Reaction to Mario Lemieux's outrage at the NHL diverged along player and management lines Monday.
The Pittsburgh Penguins co-owner's stature among the players remains strong enough that most said they understood when questioned about Lemieux's anger that the NHL did not issue stiffer suspensions and fines to the New York Islanders and their players as a result of a violent game against his Penguins.
"When Mario says something it's got to be heard and respected," Montreal Canadiens forward Mike Cammalleri said.
The reaction was universal on the management side, too, but far from approving. Several governors repeated a prevailing argument from the past couple of days, that anyone who employs a controversial player like Matt Cooke and whose team leads the NHL in penalty minutes and major penalties for fighting can hardly slam the league for not making the game safer for players by coming down hard on offenders.
There were also governors who noted Lemieux rarely involves himself in league affairs, does not attend governors' meetings and then expects his peers to listen. One governor pointed out NHL commissioner Gary Bettman and the NHL went to bat for Lemieux twice over the years, seeing that he emerged as a part-owner of the team in the Penguins' bankruptcy in 1999 to preserve most of the $32.5-million (all currency U.S.) the team owed him in deferred contract money and again a few years ago to push for a new arena in Pittsburgh that greatly increased the value of the franchise.
As for Lemieux's statement he might reconsider whether he wants to remain part of the NHL, none of the governors took it seriously.
Bettman was silent on the matter Monday but decided not to fine Lemieux for his criticism of the league.
The only two management figures contacted who spoke on the record Monday were Brian Burke, president and general manager of the Toronto Maple Leafs, and Jim Devellano, senior vice-president of the Detroit Red Wings. Both supported the league, which suspended Islanders players Trevor Gillies and Matt Martin for nine and four games, respectively, and fined the Islanders $100,000. Eric Godard was the only Penguins player suspended, receiving an automatic 10-game suspension for leaving the bench to join a fight.
"I thought the league acted responsibly, professionally and very quickly," Devellano said. "We can't have that stuff in the game."
Burke said much the same: "It was something from the '70s. I was pleased with the league's harsh but appropriate action here."
No governors could be found who were pleased with Lemieux, although some said they understand his frustration because the Penguins lost superstar Sidney Crosby to a concussion from a head hit last month and neither player who hit him was suspended.
But, several governors said, the league is taking steps to deal with head shots and concussions and Lemieux cannot dip in and out of league affairs only when it suits him. All the governors questioned said Lemieux's refusal to attend their meetings gives him no influence with his fellow owners.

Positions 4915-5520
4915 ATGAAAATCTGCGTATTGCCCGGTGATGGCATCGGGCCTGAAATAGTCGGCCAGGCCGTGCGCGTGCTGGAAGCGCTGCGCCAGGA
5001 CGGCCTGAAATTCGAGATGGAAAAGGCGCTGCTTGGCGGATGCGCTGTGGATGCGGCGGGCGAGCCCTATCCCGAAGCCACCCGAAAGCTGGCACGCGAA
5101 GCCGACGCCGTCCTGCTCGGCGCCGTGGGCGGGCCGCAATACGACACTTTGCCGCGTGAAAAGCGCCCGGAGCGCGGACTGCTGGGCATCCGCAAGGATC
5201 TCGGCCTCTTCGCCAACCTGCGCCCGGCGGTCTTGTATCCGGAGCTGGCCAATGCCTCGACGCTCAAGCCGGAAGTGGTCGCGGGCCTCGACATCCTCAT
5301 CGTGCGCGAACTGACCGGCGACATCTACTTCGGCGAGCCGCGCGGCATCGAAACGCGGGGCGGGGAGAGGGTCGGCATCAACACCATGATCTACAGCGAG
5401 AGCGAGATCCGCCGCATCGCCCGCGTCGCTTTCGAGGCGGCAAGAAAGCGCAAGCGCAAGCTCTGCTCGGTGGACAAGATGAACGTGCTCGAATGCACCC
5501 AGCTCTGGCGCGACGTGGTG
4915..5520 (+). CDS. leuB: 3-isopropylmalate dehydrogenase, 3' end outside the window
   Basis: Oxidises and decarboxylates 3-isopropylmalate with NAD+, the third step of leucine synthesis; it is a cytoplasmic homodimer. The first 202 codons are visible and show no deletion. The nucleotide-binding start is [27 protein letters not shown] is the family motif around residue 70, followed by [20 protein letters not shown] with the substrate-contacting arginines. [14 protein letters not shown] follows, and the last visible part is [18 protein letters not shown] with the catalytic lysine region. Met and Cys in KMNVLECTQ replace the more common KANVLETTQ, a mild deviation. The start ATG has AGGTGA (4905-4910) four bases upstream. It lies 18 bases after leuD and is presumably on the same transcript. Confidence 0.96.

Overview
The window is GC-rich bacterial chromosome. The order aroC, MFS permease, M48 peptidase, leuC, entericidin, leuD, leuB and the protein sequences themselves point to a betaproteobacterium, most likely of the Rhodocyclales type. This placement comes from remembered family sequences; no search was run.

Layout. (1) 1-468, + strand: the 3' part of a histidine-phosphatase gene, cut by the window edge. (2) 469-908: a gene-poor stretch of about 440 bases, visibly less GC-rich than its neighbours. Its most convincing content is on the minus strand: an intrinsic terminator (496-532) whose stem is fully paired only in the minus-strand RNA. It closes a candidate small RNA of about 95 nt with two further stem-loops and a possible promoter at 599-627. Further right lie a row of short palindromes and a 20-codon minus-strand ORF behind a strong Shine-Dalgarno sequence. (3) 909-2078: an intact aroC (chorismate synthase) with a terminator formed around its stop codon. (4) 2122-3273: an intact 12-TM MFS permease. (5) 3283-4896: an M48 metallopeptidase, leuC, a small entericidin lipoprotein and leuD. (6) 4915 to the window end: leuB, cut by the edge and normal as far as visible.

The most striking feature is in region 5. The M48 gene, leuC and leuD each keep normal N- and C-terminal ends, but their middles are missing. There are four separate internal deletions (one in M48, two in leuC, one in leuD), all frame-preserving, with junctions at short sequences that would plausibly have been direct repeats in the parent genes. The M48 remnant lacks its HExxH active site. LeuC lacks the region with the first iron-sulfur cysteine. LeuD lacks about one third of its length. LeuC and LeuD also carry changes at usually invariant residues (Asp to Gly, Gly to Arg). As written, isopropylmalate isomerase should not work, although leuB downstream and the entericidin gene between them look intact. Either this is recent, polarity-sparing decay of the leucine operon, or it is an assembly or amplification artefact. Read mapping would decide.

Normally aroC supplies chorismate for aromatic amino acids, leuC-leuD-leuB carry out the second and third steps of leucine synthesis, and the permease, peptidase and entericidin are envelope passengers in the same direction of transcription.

One governor said Bettman made sure Lemieux received a 25-per-cent stake in the Penguins when the current ownership group led by Ron Burkle was put together. That represented $20-million of the money Lemieux was owed and he also received $5-million in cash. Then, thanks in part to a push from Bettman, although Lemieux worked on it as well, the new Consol Energy Center ensured the value of the Penguins is now about $250-million.
"Mario could have been an active owner if he desired," one governor said. "He's got 25 per cent of a franchise that's valued at 250 million [dollars]
"If Mario doesn't want to be an owner, get out and sell your 25 per cent. You were made whole. You were great for the league and league's been very good to you as well."
The governor also predicted Wayne Gretzky, who lost out on $22-million he was owed by the Phoenix Coyotes when the team was bought out of bankruptcy by the NHL, will be looked after by the league. The governor said he didn't know how it would be done but thinks it could happen when the pending sale of the Coyotes to Matthew Hulsizer for $170-million is finished.
Among the players, even though the general feeling was that fighting should remain part of hockey, Lemieux's criticism carried more weight.
"I'm still a traditionalist," Canadiens centre Scott Gomez said. "I can't imagine the game without fighting, and I'm probably the biggest wuss out there."
As for Lemieux, Gomez added, "That's the last guy we want saying he doesn't want to be part of the game. He's right up there with Gretzky, he still has a presence even when he's not on the ice. You see him in the building, you're a little kid again, it's Mario Lemieux."
With a report from Sean Gordon in MontrealReport Typo/Error